An Important Baltic Celebration, Dalia Kubiliute
On 24 August about 180 people from Baltic States and their
friends gathered at Silo Park, Auckland to celebrate the
30th anniversary of the Baltic Way. Despite strong winds it
was great to see many Lithuanians, Latvians and Estonians
with their families and friends.
Latvian Honorary Consul Dermot Ross greeted everyone
with an introductory speech about the Baltic Way in 1989
and its importance. Auckland Mayor Phil Goff talked with
great energy about the history leading to the Baltic Way. He
also reminded us all about displaced people from the Baltic
States coming to New Zealand as WWII refugees 70 years
ago. They were the first to establish active communities
here. The Catholic bishop of Auckland Pat Dunn invited all to
join in a prayer. Marita from Latvia shared her memories
when as a 8 year old girl she took part in the Baltic Way. At
the end of the official part the Baltic Way Anthem was
played. Everybody was invited to hold hands standing in a
circle. Youngsters representing each country brought three
flags into the centre. As flags were lifted into the air to the
words of the song one could have noticed a tear or two
being shared. Lively conversations followed with traditional
food and drinks served inside. There were more
presentations about the Baltic Way and the journey of
displaced people to New Zealand in the form of
documentaries and photo slide shows. Three enormous
flags, national costumes and a variety of memorabilia were
displayed for visitors to find out more about those countries.
Estonian Honorary Consul Tony Loorparg had come
especially to this celebration from Wellington. With his active
help Estonians living in Auckland had an opportunity to meet
and to start new friendships. Estonian Yasmiin Raiend, one
of event organisers, was very happy to meet more young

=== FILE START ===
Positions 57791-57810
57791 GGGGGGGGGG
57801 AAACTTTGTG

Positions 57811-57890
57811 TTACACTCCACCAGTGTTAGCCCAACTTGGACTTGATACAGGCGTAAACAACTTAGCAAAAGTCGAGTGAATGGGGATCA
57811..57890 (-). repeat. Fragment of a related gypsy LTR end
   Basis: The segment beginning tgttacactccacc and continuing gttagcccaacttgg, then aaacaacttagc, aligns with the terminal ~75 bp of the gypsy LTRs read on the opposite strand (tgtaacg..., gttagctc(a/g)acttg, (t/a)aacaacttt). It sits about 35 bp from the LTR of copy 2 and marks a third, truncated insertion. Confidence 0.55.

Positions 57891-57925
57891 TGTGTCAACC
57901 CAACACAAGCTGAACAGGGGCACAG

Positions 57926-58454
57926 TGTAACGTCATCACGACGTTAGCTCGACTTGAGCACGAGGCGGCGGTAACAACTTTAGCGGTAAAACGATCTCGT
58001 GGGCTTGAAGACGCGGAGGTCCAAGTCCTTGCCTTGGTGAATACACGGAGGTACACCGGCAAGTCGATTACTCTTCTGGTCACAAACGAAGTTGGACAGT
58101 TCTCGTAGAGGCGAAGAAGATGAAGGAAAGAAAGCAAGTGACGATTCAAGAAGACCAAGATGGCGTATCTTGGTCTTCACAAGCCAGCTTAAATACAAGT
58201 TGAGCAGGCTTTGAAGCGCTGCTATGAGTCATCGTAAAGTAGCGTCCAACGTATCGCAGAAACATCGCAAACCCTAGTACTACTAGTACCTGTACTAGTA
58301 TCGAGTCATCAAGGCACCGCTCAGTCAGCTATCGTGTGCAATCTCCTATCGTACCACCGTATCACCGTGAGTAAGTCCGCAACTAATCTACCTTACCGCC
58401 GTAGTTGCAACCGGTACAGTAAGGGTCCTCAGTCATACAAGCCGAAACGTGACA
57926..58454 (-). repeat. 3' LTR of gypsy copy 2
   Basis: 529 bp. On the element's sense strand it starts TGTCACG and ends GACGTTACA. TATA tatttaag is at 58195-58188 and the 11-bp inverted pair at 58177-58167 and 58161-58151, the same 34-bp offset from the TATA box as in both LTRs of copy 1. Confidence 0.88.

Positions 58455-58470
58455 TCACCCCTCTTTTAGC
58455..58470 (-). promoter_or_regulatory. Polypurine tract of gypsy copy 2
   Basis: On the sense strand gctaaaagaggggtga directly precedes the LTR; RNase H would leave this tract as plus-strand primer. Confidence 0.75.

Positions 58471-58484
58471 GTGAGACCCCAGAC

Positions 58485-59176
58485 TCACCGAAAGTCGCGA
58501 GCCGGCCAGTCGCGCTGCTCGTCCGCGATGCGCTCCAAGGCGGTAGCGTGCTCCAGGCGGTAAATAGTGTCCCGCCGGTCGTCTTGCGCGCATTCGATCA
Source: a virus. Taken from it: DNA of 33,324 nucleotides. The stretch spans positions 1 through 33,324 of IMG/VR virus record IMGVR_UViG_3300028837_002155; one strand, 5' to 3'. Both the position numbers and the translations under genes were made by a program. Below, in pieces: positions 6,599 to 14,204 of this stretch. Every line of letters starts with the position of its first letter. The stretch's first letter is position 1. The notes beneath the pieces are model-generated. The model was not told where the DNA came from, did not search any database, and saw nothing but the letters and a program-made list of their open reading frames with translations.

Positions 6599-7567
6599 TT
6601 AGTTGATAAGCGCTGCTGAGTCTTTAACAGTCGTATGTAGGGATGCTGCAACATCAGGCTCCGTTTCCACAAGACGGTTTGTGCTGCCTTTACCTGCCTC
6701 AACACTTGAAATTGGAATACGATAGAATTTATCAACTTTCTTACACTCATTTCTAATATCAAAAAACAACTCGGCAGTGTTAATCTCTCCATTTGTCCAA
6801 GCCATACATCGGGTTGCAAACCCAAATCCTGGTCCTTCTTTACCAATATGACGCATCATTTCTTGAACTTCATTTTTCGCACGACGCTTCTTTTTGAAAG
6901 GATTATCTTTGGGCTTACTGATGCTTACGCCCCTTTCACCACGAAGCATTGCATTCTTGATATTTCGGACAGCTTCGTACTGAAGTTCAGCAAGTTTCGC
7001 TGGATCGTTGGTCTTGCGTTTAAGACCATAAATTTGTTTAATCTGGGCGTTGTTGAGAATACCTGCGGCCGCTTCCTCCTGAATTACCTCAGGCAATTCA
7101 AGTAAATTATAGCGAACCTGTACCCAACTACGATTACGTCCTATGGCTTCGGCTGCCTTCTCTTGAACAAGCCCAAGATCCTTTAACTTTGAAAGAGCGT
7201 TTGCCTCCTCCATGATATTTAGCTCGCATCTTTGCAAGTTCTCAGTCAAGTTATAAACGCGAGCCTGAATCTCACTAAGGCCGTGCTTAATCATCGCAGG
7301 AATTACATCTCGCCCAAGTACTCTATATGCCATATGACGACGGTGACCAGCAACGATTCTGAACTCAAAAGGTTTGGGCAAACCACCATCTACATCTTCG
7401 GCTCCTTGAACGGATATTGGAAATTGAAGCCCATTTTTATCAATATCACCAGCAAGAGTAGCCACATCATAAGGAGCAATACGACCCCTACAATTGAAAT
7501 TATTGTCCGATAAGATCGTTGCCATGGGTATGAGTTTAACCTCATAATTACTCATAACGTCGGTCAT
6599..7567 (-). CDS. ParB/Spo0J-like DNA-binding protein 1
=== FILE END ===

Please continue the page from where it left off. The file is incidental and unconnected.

Estonians. Gita Meiere-Nestecka, another enthusiastic event
leader from Latvia, together with her friends discovered
amazing Silo sounds and was enjoying singing the Baltic
Way Anthem. A warm feeling of unity kept guests together
for the whole afternoon.
Finally it is good to mention that after WWII Lithuanian,
Latvian and Estonian communities were protesting against
the Soviet occupation of their countries. In the 1960s they
organised a march with flags in Queen Street. A very active
Baltic Club used to organise joint commemorations of the
mass deportations to Siberia. During those events formal
speeches were delivered, music was played and Estonian
choir used to sing. Social dances provided other occasions
for the Balts to meet up at YWCA, Upper Queens Street and
also next door to St Patrick’s Cathedral in Auckland.
In recent years more young people from the Baltic States
are coming to New Zealand and communities are becoming
more active. This gives hope for a stronger relationship
among three sister nations and more celebrations together.
P.S. You might spot Barbora and Edmund in their national
Some notes on THE BALTIC WAY for those of us unfamiliar
with the term. Taken from the balticway.eu Ed.
In 1940 the Baltic states were occupied by the Soviet Union
which had previously agreed upon it with Nazi Germany. The
agreement was entered into on 23 August 1939 in Moscow
and was entirely secret. This document is called the Hitler–
Stalin Pact or the Molotov–Ribbentrop Pact…At the end of
the 1980’s the effects of the Pact were still sharply present in
the Baltic states. The occupation continued but the USSR
denied the existence of the Pact and continuously asserted
that the Baltic states had voluntarily joined the Soviet Union.
On 23 August 1989, the 50th anniversary of the Molotov-
Ribbentrop Pact, the inhabitants of the three Baltic states
demanded public acknowledgement of the Pact’s secret
protocols and the renewal of the independence of the Baltic
How did the Baltic Way take place?
At 19:00 on 23 August 1989 approximately two million
inhabitants of the Baltic states joined hands forming a
human chain from Tallinn through Riga to Vilnius. The Baltic
Way was organised by the national movements of the Baltic
states: the Estonian Rahvarinne, the Latvian Popular front of
Latvia and the Lithuanian Sajūdis. The participants gathered
in the cities and villages where the campaign was to take
place or drove to the less inhabited Baltic territories where
the Baltic Way was to wind through.
Solidarity demonstrations supporting the Baltic Way took
place in Berlin, Leningrad, Moscow, Melbourne, Stockholm,
Tbilisi, Toronto and elsewhere in the world.
An Important Baltic Celebration – Sept 2019
An inclusive Christian community in Auckland, New Zealand